I found a lot of the story quite harrowing and the repression was stifling. The whole concept of the story is pretty terrifying. I decided I would like to watch the television series after reading the book but was dismayed to find that to watch it I had to pay Virgin an extra £19.99 to watch just the first series, and the other two were even more expensive!

I will console myself with the new Margaret Atwood book, I’m not sure whether to get the book or the audible copy. At least I won’t have waited as long as those who read The Handmaid’s Tale when it was first published.

The Testaments audible copy

I’m already started on my next book, I Capture the Castle by Dodie Smith. This is a paperback which I bought second hand. The problem with books is that I cannot crochet and read at the same time.

See My other Book Reviews.

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A Place to Read

What I’ve been reading in August, Matt Haig.

With the kids around I’ve not been able to read so much. That and the fact that I’ve been a teensy bit distracted by Netflix. I did manage some reading on holiday but not as much as I’d hoped. I thought I’d be spending time sitting on the beach reading, but sadly it wasn’t as hot and sunny as I’d have liked, so we spent more time visiting places than sitting around. Having time to read isn’t good but I have managed to indulge a little in a couple of books by Matt Haig.

Matt Haig

How to stop time, kiss. How to travel in time, read. How to escape time, music. How to feel time, write. How to release time, breathe. Matt Haig, Reasons to Stay Alive.

In May, I read my first my Matt Haig book, The Humans.

I really enjoyed it, it certainly gave you a different perspective on human qualities good and bad. Since reading it I was determined to read more of Matt Haig, I loved his gentle story telling.

The Next Matt Haig book was a little different. I decided to read The Radleys.

The Blurb

Life with the Radleys: Radio 4, dinner parties with the Bishopthorpe neighbours and self-denial. Loads of self-denial. But all hell is about to break loose. When teenage daughter Clara gets attacked on the way home from a party, she and her brother Rowan finally discover why they can’t sleep, can’t eat a Thai salad without fear of asphyxiation and can’t go outside unless they’re smothered in Factor 50.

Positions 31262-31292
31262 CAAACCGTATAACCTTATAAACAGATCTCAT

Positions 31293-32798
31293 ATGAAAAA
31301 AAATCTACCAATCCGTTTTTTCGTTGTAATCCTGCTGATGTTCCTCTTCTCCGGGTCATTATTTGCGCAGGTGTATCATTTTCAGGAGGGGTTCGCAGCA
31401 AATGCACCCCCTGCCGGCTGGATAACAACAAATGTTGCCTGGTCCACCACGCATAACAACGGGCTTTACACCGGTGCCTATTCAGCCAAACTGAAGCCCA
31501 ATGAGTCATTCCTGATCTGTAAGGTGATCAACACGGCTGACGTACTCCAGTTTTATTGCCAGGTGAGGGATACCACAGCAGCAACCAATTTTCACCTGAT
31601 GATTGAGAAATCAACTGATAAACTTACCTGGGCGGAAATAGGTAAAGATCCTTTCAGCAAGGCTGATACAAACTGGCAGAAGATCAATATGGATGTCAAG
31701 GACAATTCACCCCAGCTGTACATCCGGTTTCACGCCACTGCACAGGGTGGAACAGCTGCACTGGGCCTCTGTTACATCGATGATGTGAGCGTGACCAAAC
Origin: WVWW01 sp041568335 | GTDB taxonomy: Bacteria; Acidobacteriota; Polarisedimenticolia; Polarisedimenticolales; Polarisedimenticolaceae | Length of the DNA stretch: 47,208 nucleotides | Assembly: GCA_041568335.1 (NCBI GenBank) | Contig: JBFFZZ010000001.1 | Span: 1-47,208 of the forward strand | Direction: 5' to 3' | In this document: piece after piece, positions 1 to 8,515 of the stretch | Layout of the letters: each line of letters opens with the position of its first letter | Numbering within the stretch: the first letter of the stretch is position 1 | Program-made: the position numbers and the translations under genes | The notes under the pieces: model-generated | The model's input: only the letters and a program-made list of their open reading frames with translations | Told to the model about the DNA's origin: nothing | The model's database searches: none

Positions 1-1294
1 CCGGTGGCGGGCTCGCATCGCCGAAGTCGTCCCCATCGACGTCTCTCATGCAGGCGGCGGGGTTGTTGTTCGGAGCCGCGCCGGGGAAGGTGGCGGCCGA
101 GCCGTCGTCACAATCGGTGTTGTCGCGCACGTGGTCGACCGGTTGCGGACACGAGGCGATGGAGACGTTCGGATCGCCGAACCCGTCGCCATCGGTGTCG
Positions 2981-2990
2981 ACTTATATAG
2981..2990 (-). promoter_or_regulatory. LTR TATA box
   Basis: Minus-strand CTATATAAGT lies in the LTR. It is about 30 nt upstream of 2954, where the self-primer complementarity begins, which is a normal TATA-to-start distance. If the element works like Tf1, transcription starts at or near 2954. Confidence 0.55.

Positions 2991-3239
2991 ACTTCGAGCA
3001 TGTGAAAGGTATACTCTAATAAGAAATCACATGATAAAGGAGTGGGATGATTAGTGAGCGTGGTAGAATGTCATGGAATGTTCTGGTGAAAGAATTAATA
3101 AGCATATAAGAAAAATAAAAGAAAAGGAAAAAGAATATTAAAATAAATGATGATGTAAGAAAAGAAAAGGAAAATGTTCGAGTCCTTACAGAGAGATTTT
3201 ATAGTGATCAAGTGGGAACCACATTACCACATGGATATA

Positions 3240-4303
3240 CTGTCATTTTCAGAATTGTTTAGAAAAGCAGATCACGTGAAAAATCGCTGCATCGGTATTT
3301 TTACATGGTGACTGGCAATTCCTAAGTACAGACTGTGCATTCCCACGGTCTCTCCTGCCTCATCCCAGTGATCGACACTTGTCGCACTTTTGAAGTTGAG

With a visit from their lethally louche uncle Will and an increasingly suspicious police force, life in Bishopthorpe is about to change. Drastically.

My Review

I’m a big fan of sci-fi and fantasy, which is probably why Matt Haig appeals to me. I’m also a fan of psychology and Matt Haig likes to take his characters apart and look at how they work. This family is a little unusual as they are Vampires. I know that’s a spoiler but you find out pretty soon in the book so it’s not a secret or twist in the plot.

Not only are they vampires, they are vampires trying to fit in with human society and are abstaining from drinking blood. I love that you get little snippets from the abstainers handbook, it took me right back to my Terry Pratchett’s Reformed Vampyre’s Diary from 2003. (I have all of Terry Pratchett’s Diary’s, even the one published after his demise, which is the only one I just couldn’t bring myself to write in.)

Matt Haig is a lovely story teller, he has such a gentle way of getting things across, even horrific things. His depth of character is what draws you in and you learn about the things that make humans human.

Reasons to Stay Alive – Matt Haig

The next book I chose was Reasons to Stay Alive

The Blurb

WHAT DOES IT MEAN TO FEEL TRULY ALIVE?

Aged 24, Matt Haig’s world caved in. He could see no way to go on living. This is the true story of how he came through crisis, triumphed over an illness that almost destroyed him and learned to live again.

A moving, funny and joyous exploration of how to live better, love better and feel more alive, Reasons to Stay Alive is more than a memoir. It is a book about making the most of your time on earth.

“I wrote this book because the oldest clichés remain the truest. Time heals. The bottom of the valley never provides the clearest view. The tunnel does have light at the end of it, even if we haven’t been able to see it . . . Words, just sometimes, really can set you free.”

My Review

First Confession, I’ve not finished reading this yet.

Second Confession, I really don’t normally go for memoirs.

I was keen to know a little more about Matt Haig though and what makes him write the way he does. I am listening to this book on Audible and it’s narrated by Matt himself. Already, I feel I know so much more about him.

Depression is such an awful illness, it’s so much more than just feeling sad. And mixed with anxiety it can be really debilitating and ruin your life. Overcoming depression is a huge achievement and I’m so glad that Matt is sharing his story.

Set in relatively short chapters, some are even just lists, the book is easy to digest…but the words will stay with you much longer.

I know that it’s only my family that keep me here. I know that I’m passive suicidal, personally I don’t care if I live or die. I’ve prepared for my death and I know it’s inevitable. It sounds morbid I know, and I know I battle depression. I wouldn’t commit suicide because of the damage it would cause my family. Sticking around is what I really need to do for them. Seeing them grow up is my greatest wish. I have my reasons to stay alive, but I need to have MY reasons to stay alive too.

This is not a self-help book, it’s a memoir and sometimes it’s pretty dark. But, if you read about someone getting through such an awful illness, you may be able to see your own ‘light at the end of the tunnel. ‘

EDIT: I have finished the book now and I know it’s one I will want to keep to hand. My first impression was that it wasn’t a self help book, but as it progresses it does give you lots of self-help strategies and, obviously, reasons for staying alive.

Final Words

I’m becoming a true fan of Matt Haig, and I may even stalk him a little on Social Media. I’m so glad that I have a few more of his books to digest. I may even go on to his children’s books and share them with my Little Man.

Click the link to see more of Matt Haig Books on Amazon.

 
 Amazon.co.uk Widgets